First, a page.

Bradford City boss Graham Alexander on whether 3-5-2 is here to stay plus thoughts on Ash Taylor

Bradford City manager Graham Alexander. Picture: Bradley Collyer/PA Wire.

Since switching from a 4-4-2 formation to a 3-5-2 at half-time of Saturday’s League Two game at Notts County, City have scored seven goals and created umpteen opportunities and looked rather more sound at the back.

After clawing two goals back and a semblance of respectability in the second period at Meadow Lane, Graham Alexander’s side set about a Barnsley side with hunger and intent in Tuesday night’s very encouraging 5-1 victory in the EFL Trophy.

The real test comes at home to Accrington Stanley on Saturday as Alexander chases his first league win as City chief at the third time of asking.

As for whether he will stick with 3-5-2, he adopts a pragmatic tone.

He said: “It helped us to achieve in the pressure we can generate on the opponent.

“I do think we have got the players to play a couple of different formations, to be fair.

“Saturday, going in there at half-time, it suited what we needed from that game there and then and I just wanted to have another look at it (on Tuesday).

“There’s little variations. There’s a lot of things. Seventy per cent of the game is the same. You still have to run around, tackle, pass and all that sort of thing.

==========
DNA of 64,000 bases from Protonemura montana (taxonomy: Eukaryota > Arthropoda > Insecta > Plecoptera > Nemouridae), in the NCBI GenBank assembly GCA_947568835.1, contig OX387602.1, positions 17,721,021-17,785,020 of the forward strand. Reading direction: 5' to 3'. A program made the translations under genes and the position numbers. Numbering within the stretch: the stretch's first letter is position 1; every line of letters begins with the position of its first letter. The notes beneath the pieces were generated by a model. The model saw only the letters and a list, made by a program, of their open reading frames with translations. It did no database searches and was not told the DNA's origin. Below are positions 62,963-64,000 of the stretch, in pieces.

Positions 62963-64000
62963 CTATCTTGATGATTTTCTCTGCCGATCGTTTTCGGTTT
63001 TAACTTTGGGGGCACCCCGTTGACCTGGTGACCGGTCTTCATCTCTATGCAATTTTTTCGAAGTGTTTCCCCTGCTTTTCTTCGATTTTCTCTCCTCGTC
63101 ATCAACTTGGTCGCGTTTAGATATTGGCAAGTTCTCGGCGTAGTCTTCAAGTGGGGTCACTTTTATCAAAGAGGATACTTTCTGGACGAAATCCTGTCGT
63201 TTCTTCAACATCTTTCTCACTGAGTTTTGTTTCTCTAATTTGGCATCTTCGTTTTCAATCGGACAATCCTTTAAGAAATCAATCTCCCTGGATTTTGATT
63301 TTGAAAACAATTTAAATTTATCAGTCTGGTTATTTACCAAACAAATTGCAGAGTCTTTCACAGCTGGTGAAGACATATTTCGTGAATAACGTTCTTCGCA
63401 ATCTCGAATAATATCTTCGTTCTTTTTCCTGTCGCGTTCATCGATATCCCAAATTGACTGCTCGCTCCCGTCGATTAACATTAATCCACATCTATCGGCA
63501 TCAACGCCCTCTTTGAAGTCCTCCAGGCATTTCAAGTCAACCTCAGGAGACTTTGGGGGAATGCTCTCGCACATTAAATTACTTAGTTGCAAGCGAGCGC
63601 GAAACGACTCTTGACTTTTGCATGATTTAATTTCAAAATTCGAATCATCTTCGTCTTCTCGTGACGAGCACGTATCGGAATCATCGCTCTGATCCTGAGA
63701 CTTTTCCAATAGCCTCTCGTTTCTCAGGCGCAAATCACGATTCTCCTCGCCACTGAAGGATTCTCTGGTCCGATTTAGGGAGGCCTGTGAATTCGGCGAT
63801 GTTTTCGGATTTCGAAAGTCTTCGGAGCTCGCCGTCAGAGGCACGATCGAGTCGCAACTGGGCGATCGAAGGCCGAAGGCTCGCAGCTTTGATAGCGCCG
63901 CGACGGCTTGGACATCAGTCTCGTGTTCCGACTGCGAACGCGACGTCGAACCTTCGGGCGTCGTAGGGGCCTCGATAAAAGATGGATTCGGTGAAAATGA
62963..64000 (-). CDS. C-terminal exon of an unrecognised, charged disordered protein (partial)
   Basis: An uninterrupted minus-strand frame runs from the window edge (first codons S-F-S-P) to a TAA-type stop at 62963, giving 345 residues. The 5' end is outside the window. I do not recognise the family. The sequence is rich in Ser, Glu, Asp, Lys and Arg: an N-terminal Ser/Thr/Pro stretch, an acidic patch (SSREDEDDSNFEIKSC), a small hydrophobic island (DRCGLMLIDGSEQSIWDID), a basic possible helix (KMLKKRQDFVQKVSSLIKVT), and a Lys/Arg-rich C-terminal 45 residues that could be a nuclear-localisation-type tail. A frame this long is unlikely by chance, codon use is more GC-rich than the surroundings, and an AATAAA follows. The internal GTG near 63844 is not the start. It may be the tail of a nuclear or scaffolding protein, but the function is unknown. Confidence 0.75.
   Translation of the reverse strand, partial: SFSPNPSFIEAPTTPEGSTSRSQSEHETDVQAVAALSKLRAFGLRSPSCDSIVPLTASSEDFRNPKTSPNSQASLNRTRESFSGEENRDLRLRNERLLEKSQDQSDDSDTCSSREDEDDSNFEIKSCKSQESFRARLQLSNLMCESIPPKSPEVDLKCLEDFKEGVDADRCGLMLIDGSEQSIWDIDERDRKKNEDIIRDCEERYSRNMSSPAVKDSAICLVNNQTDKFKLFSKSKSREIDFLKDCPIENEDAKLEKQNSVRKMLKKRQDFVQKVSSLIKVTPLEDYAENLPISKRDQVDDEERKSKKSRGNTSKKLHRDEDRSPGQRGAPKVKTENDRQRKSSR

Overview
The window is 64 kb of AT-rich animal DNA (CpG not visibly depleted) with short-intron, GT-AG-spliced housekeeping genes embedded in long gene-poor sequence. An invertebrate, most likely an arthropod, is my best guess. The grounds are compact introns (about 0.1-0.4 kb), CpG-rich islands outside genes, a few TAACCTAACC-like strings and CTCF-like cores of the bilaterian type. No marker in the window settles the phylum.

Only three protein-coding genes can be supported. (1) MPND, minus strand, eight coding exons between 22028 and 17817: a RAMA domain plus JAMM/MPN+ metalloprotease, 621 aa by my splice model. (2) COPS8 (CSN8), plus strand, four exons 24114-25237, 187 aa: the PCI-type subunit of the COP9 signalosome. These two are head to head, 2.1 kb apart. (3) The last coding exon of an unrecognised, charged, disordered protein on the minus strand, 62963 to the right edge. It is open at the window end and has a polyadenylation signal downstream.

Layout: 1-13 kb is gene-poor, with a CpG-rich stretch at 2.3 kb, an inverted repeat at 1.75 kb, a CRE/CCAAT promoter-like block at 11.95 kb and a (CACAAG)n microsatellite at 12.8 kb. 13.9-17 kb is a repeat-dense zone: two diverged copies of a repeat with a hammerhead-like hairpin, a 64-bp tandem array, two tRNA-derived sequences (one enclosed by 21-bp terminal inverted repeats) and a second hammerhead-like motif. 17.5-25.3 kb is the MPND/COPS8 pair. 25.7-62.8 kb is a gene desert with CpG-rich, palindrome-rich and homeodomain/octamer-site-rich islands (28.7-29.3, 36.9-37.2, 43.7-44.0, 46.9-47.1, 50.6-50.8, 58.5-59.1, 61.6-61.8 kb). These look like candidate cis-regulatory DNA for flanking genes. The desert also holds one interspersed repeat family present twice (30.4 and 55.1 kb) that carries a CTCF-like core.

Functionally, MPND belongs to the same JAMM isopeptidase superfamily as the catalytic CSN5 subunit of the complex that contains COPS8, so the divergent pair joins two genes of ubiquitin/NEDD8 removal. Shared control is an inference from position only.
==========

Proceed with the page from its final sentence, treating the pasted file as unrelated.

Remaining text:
“But getting players in the right positions which suit their attributes is the most important thing as a manager.

“I thought it suited the individuals on Tuesday, even though I asked Harry (Chapman) and Clarke (Oduor) to do something slightly different. The rest of the team were probably playing in their natural positions and you could see that in their performances.”

Alexander fielded six of the starters who lined up from the off at Notts on Tuesday.

One of them was experienced defenders Ash Taylor, who was brought off at the interval last weekend after having a torrid time, with his reaction being impressive three days on.

Alexander continued: “I take each individual game on its merits and then park it and approach the next game and go ‘right, who is going to help us win this game’ and that’s how it is.

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“As a manager, you are going to take players off at certain times in games.

“I don’t expect them to be happy; it doesn’t make me happy. But it doesn’t mean I’ve just discounted them, that’s it. Everyone has got to play. It’s how they respond to setbacks. Either missing chances or getting taken off.

“It’s how you see them in the next day’s training and in the next game and then you know that player can stand up in adversity and be counted.

“Because football is like that and you have to stand up to adversity all the time. I was delighted with all the players that either came into the team or repeated their form from Saturday.”


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